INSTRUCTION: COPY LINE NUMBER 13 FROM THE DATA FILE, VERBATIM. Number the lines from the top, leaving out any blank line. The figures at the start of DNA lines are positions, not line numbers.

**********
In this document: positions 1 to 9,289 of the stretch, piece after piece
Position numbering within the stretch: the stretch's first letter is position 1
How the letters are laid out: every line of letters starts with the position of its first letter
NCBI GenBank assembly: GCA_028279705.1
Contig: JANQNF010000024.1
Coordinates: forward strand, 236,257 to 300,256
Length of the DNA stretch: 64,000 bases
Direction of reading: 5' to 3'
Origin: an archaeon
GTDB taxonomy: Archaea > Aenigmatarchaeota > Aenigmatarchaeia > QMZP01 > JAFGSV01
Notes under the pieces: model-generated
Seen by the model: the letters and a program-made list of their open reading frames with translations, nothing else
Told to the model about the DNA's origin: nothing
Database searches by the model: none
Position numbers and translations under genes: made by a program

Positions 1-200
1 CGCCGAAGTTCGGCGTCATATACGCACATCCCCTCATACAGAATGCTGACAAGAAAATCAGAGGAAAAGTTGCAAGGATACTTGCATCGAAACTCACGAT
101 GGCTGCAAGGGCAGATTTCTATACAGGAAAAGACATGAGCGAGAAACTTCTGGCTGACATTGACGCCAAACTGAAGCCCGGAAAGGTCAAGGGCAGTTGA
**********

Told to the model about the DNA's origin: nothing